Improved cash visibility and control have become essential in today’s volatile global economy. Add in demands for reduced costs, streamlined processes and a chance to regain the upper hand in banking relationships and it is no wonder that organisations are increasingly considering the concept of a Payments Factory. With cloud-based solutions and growing payment standardisation, the considerable benefits of a Payments Factory have never been more compelling.

Global cash control

Bank failure, country bailouts and ongoing concerns regarding the Euro continue to challenge business. For any organisation, the need for improved, preferably real-time visibility and control over cash is now becoming critical.

Yet with most companies running multiple bank relationships over multiple geographies, with each bank demanding different payment file types and payment cut off times, imposing control over this process is tough. Information cannot be easily retrieved; and money cannot be rapidly relocated across borders. Many organisations are now employing dedicated individuals to do nothing more than pull together statement information from each bank in a bid to create an accurate snapshot cash position on, perhaps, no more than a daily basis.

This is simply not good enough in a volatile economy. Organisations need better visibility; they need more control over payment processes; and they need to be able to shift money between banks and geographies with more confidence and in a far more timely fashion.

Centralised payments

As a result, there is a growing interest in the concept of the Payments Factory – a shared service centre where payment activities, typically Treasury and Accounts Payable, are centralised. Exploiting web-based technologies to enable the creation of virtual Payment Factories that span multiple geographies, the model offers a raft of potential benefits from consolidating bank relationships to improved security and meeting compliance requirements.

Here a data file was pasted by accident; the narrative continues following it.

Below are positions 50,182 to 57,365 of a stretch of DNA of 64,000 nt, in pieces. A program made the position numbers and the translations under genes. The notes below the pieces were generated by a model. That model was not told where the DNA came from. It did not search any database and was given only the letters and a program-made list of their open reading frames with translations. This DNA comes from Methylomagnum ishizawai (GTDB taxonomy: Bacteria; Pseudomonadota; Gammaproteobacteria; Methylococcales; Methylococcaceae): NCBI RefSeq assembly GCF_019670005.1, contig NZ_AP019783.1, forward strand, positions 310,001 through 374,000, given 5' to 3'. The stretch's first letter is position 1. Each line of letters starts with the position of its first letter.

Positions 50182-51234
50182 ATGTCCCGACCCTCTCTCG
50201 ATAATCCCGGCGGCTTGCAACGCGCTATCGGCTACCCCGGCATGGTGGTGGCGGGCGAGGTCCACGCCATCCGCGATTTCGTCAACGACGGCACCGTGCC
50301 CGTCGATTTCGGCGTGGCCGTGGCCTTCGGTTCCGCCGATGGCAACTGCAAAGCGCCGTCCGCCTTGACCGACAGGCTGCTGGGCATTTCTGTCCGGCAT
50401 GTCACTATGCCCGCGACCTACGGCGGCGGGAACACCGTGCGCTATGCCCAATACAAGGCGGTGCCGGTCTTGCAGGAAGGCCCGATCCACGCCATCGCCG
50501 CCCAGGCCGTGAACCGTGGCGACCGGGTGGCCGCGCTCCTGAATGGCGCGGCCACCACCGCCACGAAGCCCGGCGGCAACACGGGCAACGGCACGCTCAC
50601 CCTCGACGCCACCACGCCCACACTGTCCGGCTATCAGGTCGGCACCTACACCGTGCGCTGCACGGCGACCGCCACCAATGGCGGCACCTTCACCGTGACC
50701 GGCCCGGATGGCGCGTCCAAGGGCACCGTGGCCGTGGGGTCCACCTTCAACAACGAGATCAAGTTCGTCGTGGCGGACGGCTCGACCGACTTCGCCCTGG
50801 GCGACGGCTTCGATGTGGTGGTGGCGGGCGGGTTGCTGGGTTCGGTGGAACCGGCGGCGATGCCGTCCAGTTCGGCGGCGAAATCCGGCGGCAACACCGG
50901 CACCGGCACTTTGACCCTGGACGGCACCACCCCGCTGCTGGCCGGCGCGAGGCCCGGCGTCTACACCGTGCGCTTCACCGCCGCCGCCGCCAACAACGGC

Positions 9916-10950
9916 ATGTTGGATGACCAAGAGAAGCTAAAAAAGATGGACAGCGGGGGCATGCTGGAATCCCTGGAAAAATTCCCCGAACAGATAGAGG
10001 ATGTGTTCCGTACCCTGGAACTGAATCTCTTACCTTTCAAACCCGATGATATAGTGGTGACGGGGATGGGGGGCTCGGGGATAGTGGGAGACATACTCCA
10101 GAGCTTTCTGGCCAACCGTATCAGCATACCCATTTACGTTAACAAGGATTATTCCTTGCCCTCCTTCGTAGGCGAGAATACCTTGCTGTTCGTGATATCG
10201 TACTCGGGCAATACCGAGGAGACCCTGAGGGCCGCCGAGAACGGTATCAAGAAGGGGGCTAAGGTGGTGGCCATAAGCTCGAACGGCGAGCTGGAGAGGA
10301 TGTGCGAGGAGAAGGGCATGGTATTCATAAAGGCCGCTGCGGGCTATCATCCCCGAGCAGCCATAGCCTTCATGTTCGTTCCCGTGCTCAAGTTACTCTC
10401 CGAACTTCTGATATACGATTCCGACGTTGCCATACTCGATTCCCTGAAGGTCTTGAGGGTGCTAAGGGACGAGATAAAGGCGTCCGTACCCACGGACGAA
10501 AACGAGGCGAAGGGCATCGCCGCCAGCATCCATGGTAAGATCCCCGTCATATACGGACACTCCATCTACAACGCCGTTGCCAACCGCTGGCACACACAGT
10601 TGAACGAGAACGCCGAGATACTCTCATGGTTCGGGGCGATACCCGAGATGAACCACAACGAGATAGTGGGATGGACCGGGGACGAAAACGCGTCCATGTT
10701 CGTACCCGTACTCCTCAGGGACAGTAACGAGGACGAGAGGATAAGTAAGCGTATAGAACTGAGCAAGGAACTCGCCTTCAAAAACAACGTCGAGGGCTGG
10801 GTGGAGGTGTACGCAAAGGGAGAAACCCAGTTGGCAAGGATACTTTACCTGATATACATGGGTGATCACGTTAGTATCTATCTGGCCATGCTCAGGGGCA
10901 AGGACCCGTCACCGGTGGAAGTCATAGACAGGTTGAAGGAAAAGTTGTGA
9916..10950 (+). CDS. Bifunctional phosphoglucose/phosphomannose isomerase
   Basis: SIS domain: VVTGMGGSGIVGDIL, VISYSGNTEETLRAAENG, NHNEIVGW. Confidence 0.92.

The essence of a Payments Factory is simple: it is the creation of a single hub that can manage all payment and collection types – from Treasury and payroll to expenses, direct debits, cheques and supplier invoice payments; handle all balance and transaction reporting; provide all corporate to bank exchanges, such as deal confirmations; and manage two way communications with all banks.

Of course, this is not a new concept. However, one of the key changes driving the growth in Payments Factories is the increased standardisation in payment methods – from SEPA to SWIFT for Corporates for multi-bank connectivity. With a single, consistent way of managing the provision of information to banks, SWIFT enables organisations to consolidate banking relationships without incurring additional IT overhead, reducing costs and attaining better levels of service from the remaining banks.

Visible cash

The key requirement of a successful Payments Factory is the ability to consolidate multiple payment flows across an organisation to impose more control over the payment process and deliver the real-time cash visibility now critical in a volatile global economy. This means ensuring every payment type can be handled within the Payments Factory – from domestic to SEPA, electronic to cheques – a payment method still popular in both the US and parts of Europe.